Four: Please go away A. While I appreciate the "please", why should I go away? I love (yes! Love, damn it! I love you all!) my dear readers and I simply will not desert them. I'm just looking at "desert" as in "leave" when plainly it could also mean "desert" as in "where there's lots of sand and endless nothingness". Or should I have spelled it "dessert" as that seems to be the pronunciation afixed to "desert" as in "leave", even though if I were to "dessert" my readers, I would be offering them a cheese danish or something. Wait! Could this be the kind of drivel Glen is talking about? Could this be like a perfect example? And he want this to stop????

I do believe I was snippy in that reply, don't you, dear readers? Oh, well, apparently Glen took my advice and has not been with us since.

We were/are so close, dear readers. I was so hoping that we'd reach the 1,000th letter in this here celebratory column, but alas (sala spelled backwards) it wasn't meant to happen. Unless there is a flurry of letters at the last moment we will be awarding those fish socks in our 51st column which of course should be our 52nd column if it weren't for that fershluganah foulup with the computer and the Internet. I know they will be going to a worthy dear reader. In the meantime, let's answer this week's letters, shall we?

Laura (a new dear reader) has been looking forward to this here celebration, even though she's only been reading the column for a few weeks. I do hope Laura has enjoyed some of our reminiscences (look at all those letters just strung together with no point whatsoever - what kind of a numbskull would spell a word like that??? And what kind of a numbskull would put a "b" in the word "numbskull"?) and that she'll be a loyal and true dear reader for many columns to come. In any case, Laura, in anticipation of our celebration, has been sharpening her cheese slicer. Does that mean she's also been sharpening her ham chunker?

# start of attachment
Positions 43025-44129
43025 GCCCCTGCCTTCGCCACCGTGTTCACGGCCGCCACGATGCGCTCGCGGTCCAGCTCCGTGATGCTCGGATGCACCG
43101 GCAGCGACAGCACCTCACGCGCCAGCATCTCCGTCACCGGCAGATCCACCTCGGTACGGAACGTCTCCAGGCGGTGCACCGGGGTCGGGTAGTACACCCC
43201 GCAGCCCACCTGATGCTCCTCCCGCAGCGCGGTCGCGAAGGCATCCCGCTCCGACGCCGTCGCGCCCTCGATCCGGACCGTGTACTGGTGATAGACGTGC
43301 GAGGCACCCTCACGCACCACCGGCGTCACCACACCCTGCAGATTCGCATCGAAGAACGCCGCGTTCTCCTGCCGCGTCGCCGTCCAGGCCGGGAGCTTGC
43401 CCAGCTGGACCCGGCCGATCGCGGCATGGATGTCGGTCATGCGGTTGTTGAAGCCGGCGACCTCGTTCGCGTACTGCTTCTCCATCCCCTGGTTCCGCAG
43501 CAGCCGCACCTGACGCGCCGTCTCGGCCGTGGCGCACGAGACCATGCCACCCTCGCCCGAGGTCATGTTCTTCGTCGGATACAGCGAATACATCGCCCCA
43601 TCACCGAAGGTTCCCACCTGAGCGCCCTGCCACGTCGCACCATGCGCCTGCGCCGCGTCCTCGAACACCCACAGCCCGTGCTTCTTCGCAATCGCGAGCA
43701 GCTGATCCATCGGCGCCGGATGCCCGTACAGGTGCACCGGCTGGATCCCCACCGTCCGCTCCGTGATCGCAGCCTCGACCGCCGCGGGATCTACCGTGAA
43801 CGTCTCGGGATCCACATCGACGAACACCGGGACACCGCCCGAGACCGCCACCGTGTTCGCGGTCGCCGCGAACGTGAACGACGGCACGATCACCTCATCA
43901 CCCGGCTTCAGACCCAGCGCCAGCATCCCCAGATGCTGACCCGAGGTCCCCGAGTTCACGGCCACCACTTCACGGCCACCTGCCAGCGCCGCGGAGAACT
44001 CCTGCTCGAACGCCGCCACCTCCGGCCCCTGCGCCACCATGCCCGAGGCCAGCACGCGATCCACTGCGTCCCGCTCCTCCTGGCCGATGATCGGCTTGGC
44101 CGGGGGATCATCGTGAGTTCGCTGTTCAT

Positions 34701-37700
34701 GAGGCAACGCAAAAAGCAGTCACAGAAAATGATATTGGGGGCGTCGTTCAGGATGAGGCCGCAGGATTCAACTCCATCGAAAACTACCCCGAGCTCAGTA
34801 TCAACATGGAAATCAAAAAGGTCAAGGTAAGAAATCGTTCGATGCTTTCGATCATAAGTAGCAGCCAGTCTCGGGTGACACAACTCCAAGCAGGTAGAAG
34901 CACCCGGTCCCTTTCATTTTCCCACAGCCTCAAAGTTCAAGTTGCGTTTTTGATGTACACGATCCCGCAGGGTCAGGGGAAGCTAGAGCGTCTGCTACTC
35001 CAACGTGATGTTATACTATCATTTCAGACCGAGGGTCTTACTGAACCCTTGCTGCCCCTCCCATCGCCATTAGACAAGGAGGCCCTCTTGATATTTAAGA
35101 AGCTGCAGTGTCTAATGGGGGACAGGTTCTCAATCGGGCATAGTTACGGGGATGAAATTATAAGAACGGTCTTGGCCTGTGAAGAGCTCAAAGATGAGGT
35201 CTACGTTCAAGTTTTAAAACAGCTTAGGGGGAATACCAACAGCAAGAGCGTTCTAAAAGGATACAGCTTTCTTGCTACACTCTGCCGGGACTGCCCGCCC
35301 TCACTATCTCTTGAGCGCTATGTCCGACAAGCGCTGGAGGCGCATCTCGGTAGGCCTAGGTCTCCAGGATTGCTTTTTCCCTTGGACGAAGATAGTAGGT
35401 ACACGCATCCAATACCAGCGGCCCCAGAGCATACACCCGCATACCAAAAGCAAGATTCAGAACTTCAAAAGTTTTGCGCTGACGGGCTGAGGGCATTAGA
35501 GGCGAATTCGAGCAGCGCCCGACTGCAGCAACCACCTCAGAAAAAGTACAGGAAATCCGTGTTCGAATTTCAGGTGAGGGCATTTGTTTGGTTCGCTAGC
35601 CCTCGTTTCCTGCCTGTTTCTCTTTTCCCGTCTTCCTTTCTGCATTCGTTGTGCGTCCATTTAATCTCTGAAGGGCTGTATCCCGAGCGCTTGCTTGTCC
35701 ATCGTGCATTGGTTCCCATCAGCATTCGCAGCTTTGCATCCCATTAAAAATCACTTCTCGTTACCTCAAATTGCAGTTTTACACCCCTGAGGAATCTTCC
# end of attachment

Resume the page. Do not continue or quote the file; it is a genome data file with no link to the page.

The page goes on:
Tiffany asks the age old question: Does she go to bed or go get ice cream? And I will provide the age old answer:

Thanks to Mr. Mark Bakalor for that spiffy image of a bowl of ice cream and a hungry but invisible Tiffany eating it.

Anita is enjoying the Gluckman and Fitz songbook. This is good, because their trunk is a bottomless pit and we have only scratched the surface. I hope the surface enjoyed said scratching as there is nothing worse than a surface with an itch.

Roy S. saw Barbara Cook in concert last week. He especially liked her version of You Could Drive A Person Crazy which she does a little slower than the song normally is done. Perhaps she should retitle this song to You Could Slowly Drive A Person Crazy. Just asking.